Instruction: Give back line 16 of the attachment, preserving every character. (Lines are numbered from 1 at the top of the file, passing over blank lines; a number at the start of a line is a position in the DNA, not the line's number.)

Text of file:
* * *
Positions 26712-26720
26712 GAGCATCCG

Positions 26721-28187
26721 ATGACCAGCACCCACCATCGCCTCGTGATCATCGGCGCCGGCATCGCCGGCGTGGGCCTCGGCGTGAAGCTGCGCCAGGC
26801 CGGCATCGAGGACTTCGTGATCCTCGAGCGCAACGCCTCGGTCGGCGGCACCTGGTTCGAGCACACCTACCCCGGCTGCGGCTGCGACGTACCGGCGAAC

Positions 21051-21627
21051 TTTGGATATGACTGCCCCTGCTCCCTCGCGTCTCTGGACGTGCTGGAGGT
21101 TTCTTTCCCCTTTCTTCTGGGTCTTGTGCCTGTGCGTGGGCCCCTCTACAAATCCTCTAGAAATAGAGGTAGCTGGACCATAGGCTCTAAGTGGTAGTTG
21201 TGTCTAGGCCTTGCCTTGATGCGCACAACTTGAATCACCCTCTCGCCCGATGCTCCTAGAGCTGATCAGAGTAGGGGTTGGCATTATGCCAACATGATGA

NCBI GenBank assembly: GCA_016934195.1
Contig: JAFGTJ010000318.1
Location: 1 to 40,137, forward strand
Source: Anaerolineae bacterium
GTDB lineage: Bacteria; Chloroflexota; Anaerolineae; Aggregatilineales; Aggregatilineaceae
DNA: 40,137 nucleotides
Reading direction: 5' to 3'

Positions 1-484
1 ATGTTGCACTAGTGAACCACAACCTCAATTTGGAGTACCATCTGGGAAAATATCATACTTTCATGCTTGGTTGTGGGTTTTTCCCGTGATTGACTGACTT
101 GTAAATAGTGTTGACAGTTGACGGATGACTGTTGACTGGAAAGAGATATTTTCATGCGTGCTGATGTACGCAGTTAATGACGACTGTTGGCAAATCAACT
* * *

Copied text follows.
Reading direction: 5' to 3'